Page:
In contrast, the Spirit-filled person chooses to allow the Spirit of God to be the controlling influence in all parts of his life (speech, vision, body, mind).

“A person, and in this case, a community, whose life is so totally given over to the Spirit that the life and deeds of the Spirit are as obvious in their case as the effects of too much wine are obvious in the other” (John Stott).

The commands of Ephesians 5:18 are followed by four supporting participles –

  1. speaking
  2. singing
  3. giving thanks 
  4. submitting.

These descriptions are usually read as commands. But they are actually participles, and should be viewed as expected outcomes of obedience to the main command to be filled with the Spirit (in this sense, it is legitimate to see them as participles with imperatival force i.e. the force of commands).

We could summarize the four descriptions of a Spirit filled person as follows:

  • Full of joy: 1st, 2nd participle
  • Grateful: 3rd participle
  • Humble/submissive: 4th participle

To put matters differently, a spirit filled person is not:

  • Grouchy or grumpy
  • Ungrateful or discontent
  • Rebellious or arrogant

Again, central to living a life that is pleasing to God is the personal, presence and power of the Holy Spirit. Personal: (Ephesians 4:29-32); Presence: (As a community: I Corinthians 3:16, in individual lives: I Corinthians 6:18-20); Power: (Ephesians 3:14-19). And all of this is presented in the context of choices related with the question of control (cf. the battle for control Galatians 5:16-17).

Flesh or Spirit?

Life which is (according to the flesh) is a life that is directed by self and for self. It is life driven by selfish ambition and self-absorption. It is life where I demand to be in control. And, since I am in control – I feel easily threatened and I must fight, scheme, manipulate and worry. I do these things to fight for my control (compare the contrast in James 3:13-17).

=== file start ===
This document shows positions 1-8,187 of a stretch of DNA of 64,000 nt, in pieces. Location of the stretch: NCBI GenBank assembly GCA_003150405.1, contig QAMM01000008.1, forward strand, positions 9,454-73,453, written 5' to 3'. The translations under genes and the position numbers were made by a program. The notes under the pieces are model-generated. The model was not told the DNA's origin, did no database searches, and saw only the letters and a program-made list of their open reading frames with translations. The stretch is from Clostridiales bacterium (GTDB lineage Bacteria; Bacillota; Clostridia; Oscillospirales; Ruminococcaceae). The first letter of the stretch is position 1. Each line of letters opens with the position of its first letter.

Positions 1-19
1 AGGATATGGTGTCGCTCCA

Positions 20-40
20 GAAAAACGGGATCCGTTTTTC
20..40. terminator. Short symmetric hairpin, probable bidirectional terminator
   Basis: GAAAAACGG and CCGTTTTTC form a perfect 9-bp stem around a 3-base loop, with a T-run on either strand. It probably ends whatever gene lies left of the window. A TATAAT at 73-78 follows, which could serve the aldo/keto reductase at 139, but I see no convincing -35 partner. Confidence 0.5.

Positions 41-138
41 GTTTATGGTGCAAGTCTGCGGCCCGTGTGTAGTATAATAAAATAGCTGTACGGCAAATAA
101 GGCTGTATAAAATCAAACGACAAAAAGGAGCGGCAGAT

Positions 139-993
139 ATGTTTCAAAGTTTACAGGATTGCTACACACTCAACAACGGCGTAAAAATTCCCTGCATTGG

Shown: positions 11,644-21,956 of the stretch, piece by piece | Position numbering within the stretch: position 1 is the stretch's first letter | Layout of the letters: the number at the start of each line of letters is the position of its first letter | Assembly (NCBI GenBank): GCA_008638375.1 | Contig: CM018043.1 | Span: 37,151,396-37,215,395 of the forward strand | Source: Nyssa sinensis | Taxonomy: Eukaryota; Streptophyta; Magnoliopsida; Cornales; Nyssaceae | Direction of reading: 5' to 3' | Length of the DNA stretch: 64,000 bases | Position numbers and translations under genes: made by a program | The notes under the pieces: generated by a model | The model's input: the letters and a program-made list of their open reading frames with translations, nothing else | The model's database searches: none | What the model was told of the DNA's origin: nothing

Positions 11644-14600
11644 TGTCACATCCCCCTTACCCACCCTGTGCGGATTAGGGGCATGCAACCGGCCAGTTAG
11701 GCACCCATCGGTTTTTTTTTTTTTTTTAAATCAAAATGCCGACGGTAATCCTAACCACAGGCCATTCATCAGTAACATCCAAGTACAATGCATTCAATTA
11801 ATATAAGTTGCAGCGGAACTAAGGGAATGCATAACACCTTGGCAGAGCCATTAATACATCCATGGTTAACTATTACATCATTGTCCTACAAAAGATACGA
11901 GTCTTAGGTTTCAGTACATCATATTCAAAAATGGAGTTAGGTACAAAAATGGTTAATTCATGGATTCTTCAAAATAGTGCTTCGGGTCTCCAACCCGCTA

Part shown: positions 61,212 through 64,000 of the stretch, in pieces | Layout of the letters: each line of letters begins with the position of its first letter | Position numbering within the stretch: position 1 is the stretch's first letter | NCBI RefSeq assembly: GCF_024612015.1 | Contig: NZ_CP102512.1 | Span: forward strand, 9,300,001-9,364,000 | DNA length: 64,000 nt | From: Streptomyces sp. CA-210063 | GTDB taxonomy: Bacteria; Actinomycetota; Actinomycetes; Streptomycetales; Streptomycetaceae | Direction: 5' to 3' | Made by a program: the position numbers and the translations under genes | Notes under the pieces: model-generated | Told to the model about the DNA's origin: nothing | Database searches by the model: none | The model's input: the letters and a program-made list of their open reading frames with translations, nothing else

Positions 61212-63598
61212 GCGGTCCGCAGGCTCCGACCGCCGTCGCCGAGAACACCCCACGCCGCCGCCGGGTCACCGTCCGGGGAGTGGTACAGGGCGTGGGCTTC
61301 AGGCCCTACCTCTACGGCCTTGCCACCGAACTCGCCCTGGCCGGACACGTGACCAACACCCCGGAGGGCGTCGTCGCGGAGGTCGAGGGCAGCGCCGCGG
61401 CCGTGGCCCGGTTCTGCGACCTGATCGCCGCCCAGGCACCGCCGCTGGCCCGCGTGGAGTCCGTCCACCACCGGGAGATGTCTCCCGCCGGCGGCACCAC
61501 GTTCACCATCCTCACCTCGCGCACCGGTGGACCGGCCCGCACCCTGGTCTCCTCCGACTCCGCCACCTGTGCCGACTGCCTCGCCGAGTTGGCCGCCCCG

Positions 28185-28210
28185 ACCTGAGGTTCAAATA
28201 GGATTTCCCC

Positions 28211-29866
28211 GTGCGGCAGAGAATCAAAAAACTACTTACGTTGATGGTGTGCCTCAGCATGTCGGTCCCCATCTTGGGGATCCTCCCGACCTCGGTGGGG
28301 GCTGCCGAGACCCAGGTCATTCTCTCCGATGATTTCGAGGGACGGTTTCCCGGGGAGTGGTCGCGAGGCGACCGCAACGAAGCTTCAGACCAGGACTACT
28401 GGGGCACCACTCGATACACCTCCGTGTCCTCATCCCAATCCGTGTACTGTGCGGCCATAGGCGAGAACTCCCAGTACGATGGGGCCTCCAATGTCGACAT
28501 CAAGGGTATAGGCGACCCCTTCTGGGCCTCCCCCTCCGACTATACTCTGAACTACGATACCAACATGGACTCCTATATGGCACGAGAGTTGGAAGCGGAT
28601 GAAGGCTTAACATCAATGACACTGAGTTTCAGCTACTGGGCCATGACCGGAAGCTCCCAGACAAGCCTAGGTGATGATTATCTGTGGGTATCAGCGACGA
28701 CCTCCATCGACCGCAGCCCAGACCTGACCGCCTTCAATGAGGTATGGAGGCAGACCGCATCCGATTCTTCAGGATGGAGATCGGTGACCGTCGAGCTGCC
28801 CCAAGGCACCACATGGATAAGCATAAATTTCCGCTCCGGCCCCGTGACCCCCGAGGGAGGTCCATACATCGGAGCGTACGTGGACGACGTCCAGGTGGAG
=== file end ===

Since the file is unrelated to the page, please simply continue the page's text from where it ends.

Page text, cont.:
The apostle uses a harvest metaphor to describe our response to the flesh and to the Spirit. Choose the soil that you wish to cultivate and then do your sowing. But expect to reap a harvest from your choice.

“Don’t be misled—you cannot mock the justice of God. You will always harvest what you plant. Those who live only to satisfy their own sinful nature will harvest decay and death from that sinful nature. But those who live to please the Spirit will harvest everlasting life from the Spirit” (Galatians 6:7-8).

  • Sowing to the flesh is a choice to cultivate and plant thoughts, attitudes and behaviors in keeping with the things described in Galatians 5:15;19-20,24-25.
  • Sowing to the Spirit is a choice to allow the control of the Holy Spirit to be the permeating and dominating reality in your life. It involves giving yourself – your thoughts, attitudes and actions to producing the fruit of the Spirit:

“But the Holy Spirit produces this kind of fruit in our lives: love, joy, peace, patience, kindness, goodness, faithfulness, gentleness, and self-control” (Galatians 5:22-23).

Each of the qualities from Galatians 5:22-23 is presented in the New Testament as a command to be obeyed. We are commanded to love, be joyful, practice peacemaking, etc. This validates what we’ve said about choice and control. Galatians 5:16 itself is a command: “So I say, walk by the Spirit, and you will not gratify the desires of the flesh.” The question we must answer is “Who or what will we allow to be in control?”